We are a commune of inquiring, skeptical, politically centrist, capitalist, anglophile, traditionalist New England Yankee humans, humanoids, and animals with many interests beyond and above politics. Each of us has had a high-school education (or GED), but all had ADD so didn't pay attention very well, especially the dogs. Each one of us does "try my best to be just like I am," and none of us enjoys working for others, including for Maggie, from whom we receive neither a nickel nor a dime. Freedom from nags, cranks, government, do-gooders, control-freaks and idiots is all that we ask for.
ZeroHedge posted an article that lists 50 crazy facts about the US Economy. It is pretty impressive how this economy has been 'recovering' for so long, and yet these facts exist. Did I say impressive? My bad.
One of the 50:
A staggering 48.5% of all Americans live in a household that receives some form of government benefits. Back in 1983, that number was below 30 percent
Actually, aside from the comments, and a few of the regular contributors, which are heavily tainted with conspiracy, ZeroHedge is one of the very best pro-market and informational sites on Wall Street.
The editors, like Maggie's, allow varying points of view to be aired. There is, however, a preponderance of pro-market viewpoints posted.
The 50 points were apropos of nothing, just indicative of how an economy has become completely dislocated and confusing. I don't think the author was trying to say anything except that, if you seek regular and easily definable data that makes sense then you will be disappointed.
One of ZeroHedge's main points is that technical data is useful, but misleading in this market. Example: the S&P goes up 15 points, but volume is down or flat. Usually a healthy rising market will have heavy volume.
Another is that bond auctions have been coming up short, only to be 'saved' at the last second by some kind of heavy purchasing, which we will presume is the Fed stepping in by providing funds to bank acting as a beard. This auction may be followed on by stock market activity which makes no sense given the state of investment in bonds.
As a result, we are left with a government and media seeking anything to hang a hat on. Yesterday, core inflation exceeded expectations (.2% growth or 2.5% annualized). Normally, this is what the government and media focus on to justify their heavy monetary stimulus, because energy and food would be rising too quickly while core inflation was weak). As a result, what does the government and media do? They point out that energy and food was DOWN last month - justifying their monetary stimulus. Basically, it doesn't matter what the information is, as long as they can pick a portion which suits their needs. Nevermind that overall inflation (year over year) is at 6% and rising.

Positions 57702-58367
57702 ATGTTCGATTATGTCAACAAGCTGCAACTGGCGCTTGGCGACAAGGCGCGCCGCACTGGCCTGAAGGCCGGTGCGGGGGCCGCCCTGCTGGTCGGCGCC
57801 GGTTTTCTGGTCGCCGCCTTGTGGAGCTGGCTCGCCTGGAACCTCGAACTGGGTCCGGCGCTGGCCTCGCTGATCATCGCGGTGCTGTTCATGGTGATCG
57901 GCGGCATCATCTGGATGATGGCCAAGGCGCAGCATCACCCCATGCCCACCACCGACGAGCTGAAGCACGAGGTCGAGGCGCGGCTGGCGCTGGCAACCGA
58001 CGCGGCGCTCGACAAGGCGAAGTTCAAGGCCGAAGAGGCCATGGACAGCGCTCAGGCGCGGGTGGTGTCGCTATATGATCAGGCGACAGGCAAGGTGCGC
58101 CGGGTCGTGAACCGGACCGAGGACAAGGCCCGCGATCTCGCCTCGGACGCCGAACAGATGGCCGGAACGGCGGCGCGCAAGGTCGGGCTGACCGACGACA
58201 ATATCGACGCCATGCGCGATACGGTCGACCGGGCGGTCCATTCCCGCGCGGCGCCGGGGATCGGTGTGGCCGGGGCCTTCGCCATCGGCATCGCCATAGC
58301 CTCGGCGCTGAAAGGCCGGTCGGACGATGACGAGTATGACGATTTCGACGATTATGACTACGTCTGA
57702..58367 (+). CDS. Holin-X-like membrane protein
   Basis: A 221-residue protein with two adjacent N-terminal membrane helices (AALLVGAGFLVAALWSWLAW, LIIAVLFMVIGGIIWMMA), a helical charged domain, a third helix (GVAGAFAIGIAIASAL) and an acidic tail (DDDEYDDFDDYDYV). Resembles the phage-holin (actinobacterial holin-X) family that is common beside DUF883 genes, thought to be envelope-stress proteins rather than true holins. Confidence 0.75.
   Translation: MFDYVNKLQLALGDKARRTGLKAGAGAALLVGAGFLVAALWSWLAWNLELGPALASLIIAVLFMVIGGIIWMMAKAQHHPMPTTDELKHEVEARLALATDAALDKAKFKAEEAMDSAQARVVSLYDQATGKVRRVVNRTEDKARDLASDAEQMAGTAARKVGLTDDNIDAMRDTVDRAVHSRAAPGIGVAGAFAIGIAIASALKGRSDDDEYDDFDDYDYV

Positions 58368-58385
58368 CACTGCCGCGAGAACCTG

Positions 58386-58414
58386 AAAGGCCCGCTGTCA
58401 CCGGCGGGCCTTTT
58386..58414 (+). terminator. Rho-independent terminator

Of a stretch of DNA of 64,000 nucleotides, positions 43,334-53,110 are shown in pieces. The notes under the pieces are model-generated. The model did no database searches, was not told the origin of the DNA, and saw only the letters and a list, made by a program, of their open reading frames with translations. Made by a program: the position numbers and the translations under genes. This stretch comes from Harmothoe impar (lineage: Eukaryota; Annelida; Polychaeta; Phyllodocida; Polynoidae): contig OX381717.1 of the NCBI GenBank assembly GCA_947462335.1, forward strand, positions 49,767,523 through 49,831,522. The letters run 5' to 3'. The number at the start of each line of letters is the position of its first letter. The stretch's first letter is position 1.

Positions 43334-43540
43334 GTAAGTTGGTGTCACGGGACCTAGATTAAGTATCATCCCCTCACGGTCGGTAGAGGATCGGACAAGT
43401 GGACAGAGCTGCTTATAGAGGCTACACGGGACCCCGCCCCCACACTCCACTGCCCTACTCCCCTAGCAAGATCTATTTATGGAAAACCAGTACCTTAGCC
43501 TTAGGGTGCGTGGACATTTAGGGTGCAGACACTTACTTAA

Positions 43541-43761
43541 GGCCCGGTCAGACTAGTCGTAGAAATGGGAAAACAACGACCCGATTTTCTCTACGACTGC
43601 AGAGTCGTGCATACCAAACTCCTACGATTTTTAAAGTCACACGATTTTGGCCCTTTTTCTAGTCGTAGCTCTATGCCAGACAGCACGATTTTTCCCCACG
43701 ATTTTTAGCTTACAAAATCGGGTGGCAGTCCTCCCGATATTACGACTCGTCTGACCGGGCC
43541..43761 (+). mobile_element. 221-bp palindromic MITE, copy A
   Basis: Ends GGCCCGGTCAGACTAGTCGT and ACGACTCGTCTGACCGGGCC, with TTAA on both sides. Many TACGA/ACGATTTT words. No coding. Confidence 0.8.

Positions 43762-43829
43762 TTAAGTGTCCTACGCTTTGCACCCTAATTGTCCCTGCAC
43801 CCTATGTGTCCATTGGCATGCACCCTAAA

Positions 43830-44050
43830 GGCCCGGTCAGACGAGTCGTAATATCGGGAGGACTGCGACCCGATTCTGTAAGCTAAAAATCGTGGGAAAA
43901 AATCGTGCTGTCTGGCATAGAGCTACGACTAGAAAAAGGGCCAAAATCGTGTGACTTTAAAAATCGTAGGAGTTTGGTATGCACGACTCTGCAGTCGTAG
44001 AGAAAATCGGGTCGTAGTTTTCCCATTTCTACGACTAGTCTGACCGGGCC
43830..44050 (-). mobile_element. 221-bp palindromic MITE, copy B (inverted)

This kind of data dislocation and misinformation is making further decision-making and directional analysis difficult for many who believe the government can 'guide' the economy.
The government can't 'guide' the economy, and this is frustrating for them. And it is this very point which ZeroHedge revels in.
(open quote, using only a small part of his bolding)
Note that this does not mean you can't argue for justice. Justice occurs when you borrow money and can't pay -- you go bankrupt and lose your "stuff" and your credit rating. But it also means that the person who loaned the money loses his or her investment at the same time. That is justice -- not getting a "free house" or "free education" because you "deserve" it.
It is the latter half of the check and balance found in justice that hasn't happened. It is the frauds involved in making bogus loans, securitizing bogus loans and lying about them, then knowingly selling crap labeled as "Grade A Chocolate", cost-shifting in the medical system and exempting student loans from bankruptcy that has led to these problems. Private banks put all this crap together and lobbied for it, getting the ability to steal from the common man in the process because people demanded "free stuff" and to get it government had to deficit spend. That in turn resulted in the ability to cover up the economic rot caused by offshoring your jobs and destroying our economy -- for a while.
The limits of that cycle have been reached. It thus now will end, not because someone wants it to or doesn't, but because the math mandates that it cannot continue.
If you continue to press for this destructive cycle to continue the damage that will be done our nation, to you, to your children and grandchildren will go up exponentially. That damage may reach the level of government and civil society collapse, and if it does odds are that what comes out the other side is much worse than what we have now in terms of corruption and loss of freedom.
In short, we have to be adults and cut that crap out -- right now.
So read the question above, debate it and then answer it. Do so in your General Assemblies, on your mailing lists, in your public pronouncements.
A few points may mean less than they seem to mean.
48% of Americans have a low income -- by a definition that is distinctly arbitrary. A family at the lower end of the third quintile can get along pretty comfortably. I have an income smack in the middle and I've had a little good fortune to help -- I have a largish home, run three older cars, have two younglings in college, and still save a little.
48% of households receive at least some benefits: this may reflect the aging of the population more than any other single element. We have fewer new families and more older families who receive Medicare and Social Security. Not saying it's sustainable -- as it stands, it isn't -- but it's being driven largely by demographics that changed rapidly and can't change back as rapidly.
And some of the other stats have comparable possibilities.